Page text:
Wall Street Journal / Biz - Money

GM’s Randy Mott: Digital Transformation Can Lead CIOs Astray

By

Kim S. Nash

General Motors Senior Vice President Global Information Technology and CIO Randy Mott tours the Milford Global Data Center in Milford, Mich., Oct. 29, 2014.Photo: John F. Martin for General Motors

Since joining General Motors Co. in 2012 as chief information officer, Randy Mott has orchestrated an overhaul of the carmaker’s global IT infrastructure. He ended a $3 billion outsourcing deal with his alma mater, Hewlett-Packard Co., where he was CIO before GM, and hired more than 8,000 software developers and other technologists to build custom systems, for both internal operations and external business.

New capabilities, such as GM’s entry into e-commerce with a website for consumers to buy and sell GM trucks online, have brought in added revenue. Others have helped streamline operations. A data analytics project, called Maxis, shows executives at the 109-year-old company, for the first time, the profitability of each car emerging from a GM factory. Maxis searches and analyzes GM’s internal data and sources outside the company that are publicly available and that reside at partner companies. (More on that below.)

Mr. Mott, whose 40-year career includes CIO roles at Dell Inc. and Wal-Mart Stores Inc., talked with CIO Journal about using technology to remake companies. Some CIOs, he says, “lose their way” in the process when they focus too much on technology, rather than the business and financial reasons for change. Here are edited excerpts of the conversation.

What does it mean to be a digital company?

Years ago, only 10% of a company would use technology. Today it’s 100%. We’ve gone from backroom processes with a mainframe doing accounts payable and payroll to literally every employee in the company using technology — even everyone on the manufacturing line has a touch point with technology in their job.

How does an analytics and data integration project like Maxis change the business?

Maxis is about exposing data in the company regardless of what technology it comes from. The cost of a vehicle coming off the line is an example of drawing from technologies in manufacturing, supply chain and finance to bring about an answer. There are multiple technologies in play there all the way back to the mainframe. Bringing it all together is powerful. The mainframe is doing just fine. If it serves a purpose, then there’s no business need to change it.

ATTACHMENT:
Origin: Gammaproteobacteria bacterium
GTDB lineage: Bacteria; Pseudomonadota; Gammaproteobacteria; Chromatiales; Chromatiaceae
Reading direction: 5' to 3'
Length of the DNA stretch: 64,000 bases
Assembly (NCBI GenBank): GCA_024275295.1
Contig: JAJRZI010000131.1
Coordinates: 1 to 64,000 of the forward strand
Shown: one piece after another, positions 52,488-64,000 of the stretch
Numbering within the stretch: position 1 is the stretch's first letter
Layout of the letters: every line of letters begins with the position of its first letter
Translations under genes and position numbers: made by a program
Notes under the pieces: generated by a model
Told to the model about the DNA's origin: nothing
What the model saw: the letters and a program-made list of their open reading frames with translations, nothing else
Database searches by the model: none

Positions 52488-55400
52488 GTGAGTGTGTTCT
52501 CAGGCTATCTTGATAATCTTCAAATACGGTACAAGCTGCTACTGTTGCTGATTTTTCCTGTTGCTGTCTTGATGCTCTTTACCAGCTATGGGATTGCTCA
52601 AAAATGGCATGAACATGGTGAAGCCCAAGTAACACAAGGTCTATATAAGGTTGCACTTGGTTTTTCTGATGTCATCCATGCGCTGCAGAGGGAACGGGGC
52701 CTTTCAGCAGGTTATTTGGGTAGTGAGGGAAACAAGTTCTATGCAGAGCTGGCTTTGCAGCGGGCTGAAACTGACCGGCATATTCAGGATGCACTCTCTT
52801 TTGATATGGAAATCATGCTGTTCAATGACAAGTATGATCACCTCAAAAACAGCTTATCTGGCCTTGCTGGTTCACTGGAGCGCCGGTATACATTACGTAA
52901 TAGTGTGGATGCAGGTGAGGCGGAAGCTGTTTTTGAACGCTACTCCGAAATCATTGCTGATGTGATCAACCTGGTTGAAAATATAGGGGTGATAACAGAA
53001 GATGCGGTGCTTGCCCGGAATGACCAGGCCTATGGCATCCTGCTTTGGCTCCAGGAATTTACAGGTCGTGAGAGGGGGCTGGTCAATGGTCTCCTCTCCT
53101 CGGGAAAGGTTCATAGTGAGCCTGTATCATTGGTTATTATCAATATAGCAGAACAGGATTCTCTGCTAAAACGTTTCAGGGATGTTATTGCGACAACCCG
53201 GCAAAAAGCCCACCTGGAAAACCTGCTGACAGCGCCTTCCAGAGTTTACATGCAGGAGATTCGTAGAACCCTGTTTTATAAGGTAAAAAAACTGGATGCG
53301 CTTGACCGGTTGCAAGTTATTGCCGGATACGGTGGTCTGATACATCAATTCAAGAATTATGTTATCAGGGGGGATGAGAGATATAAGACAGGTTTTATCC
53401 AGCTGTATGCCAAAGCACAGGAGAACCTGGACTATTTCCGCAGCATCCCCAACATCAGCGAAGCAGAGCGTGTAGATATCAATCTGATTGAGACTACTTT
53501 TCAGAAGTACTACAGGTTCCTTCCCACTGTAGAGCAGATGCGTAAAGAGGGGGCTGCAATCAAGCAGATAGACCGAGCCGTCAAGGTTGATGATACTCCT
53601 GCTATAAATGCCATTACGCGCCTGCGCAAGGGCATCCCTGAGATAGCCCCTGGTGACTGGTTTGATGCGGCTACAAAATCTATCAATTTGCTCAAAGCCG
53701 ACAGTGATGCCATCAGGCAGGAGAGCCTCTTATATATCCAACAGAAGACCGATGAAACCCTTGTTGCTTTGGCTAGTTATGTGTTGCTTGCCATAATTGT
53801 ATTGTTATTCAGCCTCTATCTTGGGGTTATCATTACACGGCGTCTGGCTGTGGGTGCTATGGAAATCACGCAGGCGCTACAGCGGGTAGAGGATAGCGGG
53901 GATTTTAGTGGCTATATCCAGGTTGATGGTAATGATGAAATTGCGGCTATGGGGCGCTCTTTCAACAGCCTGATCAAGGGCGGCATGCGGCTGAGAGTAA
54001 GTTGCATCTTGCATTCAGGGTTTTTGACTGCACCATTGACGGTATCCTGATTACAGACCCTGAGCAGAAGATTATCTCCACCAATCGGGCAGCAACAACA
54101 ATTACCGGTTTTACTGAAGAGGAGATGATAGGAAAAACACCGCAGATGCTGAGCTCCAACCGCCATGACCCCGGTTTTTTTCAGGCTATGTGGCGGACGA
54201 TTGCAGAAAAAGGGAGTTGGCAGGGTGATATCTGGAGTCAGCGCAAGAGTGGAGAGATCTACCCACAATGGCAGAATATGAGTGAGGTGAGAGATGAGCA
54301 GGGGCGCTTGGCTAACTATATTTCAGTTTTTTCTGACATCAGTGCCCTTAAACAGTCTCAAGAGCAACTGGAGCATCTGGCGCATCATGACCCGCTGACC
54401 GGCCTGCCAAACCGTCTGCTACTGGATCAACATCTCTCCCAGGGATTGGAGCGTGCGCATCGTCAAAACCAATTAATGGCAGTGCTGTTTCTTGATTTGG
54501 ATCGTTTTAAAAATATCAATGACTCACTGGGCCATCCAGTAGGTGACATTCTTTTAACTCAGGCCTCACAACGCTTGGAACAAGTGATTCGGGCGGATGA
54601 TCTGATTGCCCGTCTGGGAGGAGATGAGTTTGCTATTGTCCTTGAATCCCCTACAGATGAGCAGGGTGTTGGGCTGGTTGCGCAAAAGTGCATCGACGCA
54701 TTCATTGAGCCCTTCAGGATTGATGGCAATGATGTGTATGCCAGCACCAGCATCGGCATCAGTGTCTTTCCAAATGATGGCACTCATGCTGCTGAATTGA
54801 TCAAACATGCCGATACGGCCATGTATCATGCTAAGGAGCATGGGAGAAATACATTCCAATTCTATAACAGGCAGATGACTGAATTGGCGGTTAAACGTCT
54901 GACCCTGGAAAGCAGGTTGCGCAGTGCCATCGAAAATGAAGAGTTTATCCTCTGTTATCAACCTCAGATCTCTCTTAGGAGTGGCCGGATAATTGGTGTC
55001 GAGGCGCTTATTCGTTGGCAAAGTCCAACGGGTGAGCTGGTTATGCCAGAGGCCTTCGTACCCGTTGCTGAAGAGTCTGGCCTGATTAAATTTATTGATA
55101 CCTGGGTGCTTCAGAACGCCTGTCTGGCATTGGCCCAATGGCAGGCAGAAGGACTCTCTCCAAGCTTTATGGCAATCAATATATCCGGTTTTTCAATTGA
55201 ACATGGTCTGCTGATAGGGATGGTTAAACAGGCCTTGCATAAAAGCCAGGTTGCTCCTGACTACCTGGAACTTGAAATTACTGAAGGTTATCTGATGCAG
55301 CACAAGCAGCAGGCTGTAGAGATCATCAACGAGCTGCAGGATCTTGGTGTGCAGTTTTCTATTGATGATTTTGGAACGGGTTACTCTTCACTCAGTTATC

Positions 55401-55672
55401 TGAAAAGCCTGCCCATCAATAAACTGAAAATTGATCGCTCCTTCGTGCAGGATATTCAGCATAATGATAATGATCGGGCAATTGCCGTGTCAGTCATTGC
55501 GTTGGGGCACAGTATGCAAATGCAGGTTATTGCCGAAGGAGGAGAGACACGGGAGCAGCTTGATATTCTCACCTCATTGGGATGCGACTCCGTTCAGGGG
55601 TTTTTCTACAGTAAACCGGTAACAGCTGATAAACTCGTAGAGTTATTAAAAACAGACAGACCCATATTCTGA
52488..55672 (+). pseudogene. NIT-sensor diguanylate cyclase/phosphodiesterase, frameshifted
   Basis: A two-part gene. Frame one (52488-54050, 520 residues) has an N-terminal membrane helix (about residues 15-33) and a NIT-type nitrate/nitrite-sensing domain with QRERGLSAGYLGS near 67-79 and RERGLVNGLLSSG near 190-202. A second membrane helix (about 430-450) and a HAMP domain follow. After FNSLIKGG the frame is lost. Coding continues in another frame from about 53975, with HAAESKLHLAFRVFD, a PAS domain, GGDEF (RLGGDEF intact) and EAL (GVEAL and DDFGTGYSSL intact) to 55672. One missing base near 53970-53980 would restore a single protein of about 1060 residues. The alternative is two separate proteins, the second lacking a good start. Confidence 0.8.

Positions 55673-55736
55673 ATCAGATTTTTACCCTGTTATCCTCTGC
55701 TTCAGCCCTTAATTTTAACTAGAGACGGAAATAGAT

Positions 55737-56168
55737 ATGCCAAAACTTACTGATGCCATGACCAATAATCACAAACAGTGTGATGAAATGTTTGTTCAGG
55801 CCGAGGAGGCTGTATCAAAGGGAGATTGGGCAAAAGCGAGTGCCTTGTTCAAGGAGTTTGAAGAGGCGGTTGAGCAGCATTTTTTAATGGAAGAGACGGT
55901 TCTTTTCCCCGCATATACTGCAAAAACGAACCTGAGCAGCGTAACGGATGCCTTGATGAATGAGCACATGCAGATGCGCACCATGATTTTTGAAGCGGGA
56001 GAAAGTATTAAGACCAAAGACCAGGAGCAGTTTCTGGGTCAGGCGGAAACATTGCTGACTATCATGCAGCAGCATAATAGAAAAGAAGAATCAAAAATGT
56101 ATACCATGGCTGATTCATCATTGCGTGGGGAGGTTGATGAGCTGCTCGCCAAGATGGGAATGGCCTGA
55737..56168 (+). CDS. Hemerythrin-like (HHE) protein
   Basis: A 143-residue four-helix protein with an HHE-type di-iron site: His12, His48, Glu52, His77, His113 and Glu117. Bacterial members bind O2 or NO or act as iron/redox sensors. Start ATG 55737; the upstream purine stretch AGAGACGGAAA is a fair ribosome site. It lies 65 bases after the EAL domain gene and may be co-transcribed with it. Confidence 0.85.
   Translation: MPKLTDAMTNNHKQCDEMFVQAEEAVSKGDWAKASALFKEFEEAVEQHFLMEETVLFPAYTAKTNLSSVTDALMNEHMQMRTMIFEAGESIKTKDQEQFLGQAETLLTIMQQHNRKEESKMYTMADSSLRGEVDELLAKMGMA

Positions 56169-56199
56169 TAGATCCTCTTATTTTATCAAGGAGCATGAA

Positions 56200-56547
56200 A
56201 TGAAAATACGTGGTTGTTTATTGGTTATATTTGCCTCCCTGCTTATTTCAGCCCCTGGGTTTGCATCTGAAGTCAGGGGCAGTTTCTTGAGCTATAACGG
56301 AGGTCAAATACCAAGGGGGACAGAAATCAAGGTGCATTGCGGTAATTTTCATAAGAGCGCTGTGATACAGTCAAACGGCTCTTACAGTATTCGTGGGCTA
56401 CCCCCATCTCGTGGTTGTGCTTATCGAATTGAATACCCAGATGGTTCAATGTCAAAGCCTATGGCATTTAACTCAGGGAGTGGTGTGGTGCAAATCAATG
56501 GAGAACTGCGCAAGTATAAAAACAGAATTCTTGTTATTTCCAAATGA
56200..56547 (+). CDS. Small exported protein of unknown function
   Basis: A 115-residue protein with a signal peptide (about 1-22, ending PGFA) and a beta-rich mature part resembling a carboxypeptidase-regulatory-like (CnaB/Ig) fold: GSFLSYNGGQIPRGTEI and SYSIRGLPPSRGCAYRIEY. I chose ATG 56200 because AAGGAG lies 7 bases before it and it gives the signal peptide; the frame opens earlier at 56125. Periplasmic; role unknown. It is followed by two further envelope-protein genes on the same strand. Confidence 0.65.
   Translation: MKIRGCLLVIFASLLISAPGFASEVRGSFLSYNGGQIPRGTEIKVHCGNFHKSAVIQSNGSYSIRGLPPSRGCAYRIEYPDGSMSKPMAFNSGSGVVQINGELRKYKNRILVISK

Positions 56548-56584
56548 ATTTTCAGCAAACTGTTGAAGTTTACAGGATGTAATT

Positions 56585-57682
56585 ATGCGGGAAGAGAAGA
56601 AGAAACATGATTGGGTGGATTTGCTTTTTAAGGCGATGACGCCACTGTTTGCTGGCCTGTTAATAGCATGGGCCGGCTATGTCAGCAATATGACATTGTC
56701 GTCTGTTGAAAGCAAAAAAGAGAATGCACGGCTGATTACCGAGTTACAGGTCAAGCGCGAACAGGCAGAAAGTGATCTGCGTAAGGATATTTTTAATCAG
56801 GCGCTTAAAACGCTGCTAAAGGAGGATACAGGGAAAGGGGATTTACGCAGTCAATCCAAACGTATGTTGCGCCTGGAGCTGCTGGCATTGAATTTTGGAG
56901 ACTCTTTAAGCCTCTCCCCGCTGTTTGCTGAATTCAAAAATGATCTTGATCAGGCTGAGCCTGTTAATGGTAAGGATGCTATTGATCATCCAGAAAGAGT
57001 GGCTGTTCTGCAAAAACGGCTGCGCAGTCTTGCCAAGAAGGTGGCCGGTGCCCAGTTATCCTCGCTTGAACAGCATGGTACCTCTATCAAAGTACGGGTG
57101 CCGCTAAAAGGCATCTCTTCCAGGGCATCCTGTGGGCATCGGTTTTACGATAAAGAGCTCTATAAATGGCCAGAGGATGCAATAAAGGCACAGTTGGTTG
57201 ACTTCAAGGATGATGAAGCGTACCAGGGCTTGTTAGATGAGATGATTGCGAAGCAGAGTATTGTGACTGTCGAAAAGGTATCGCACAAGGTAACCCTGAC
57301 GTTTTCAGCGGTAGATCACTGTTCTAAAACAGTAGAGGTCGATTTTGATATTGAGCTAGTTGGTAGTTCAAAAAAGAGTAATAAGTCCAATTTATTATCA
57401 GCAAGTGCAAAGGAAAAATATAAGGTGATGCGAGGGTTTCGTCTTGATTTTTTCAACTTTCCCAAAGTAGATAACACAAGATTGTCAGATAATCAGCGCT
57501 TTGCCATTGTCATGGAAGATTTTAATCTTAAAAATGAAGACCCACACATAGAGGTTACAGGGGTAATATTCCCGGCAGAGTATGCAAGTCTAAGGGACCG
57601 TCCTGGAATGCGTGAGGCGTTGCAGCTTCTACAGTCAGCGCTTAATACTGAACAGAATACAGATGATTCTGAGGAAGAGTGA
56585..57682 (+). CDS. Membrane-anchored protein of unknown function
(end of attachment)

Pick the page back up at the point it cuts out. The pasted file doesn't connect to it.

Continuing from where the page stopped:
How does the CIO role compare in complexity to others in the C-suite?

The CIO is always in transformation because of the velocity of change in IT but also because we touch all business areas. If any transformation is going on anywhere in a company, the good news is we get to be a part of it. It’s bad news if you don’t like work.

You’ve been working on General Motors’ transformation since 2012. Is it done?

[Laughs] Absolutely not. There’s not any area of our business that we don’t have the opportunity to improve with technology. Tech is constantly changing, presenting new opportunities. “Done” is not really a word in my vocabulary. It should never end. If companies call it done, they fall behind.

You don’t move from one technology to another. Companies have some of everything. I’ve lived through decades of this. What does transform is integrating things so they are well managed and serve a good purpose. Today, applications are very mobile. We make sure mobile apps work on whatever device, and the same thing on desktop and web services. Technology isn’t the end goal. The goal is integration of that technology to serve customers. Some people lose their way and get into transformations of technology as opposed to transformations of business. That objective is wrong.

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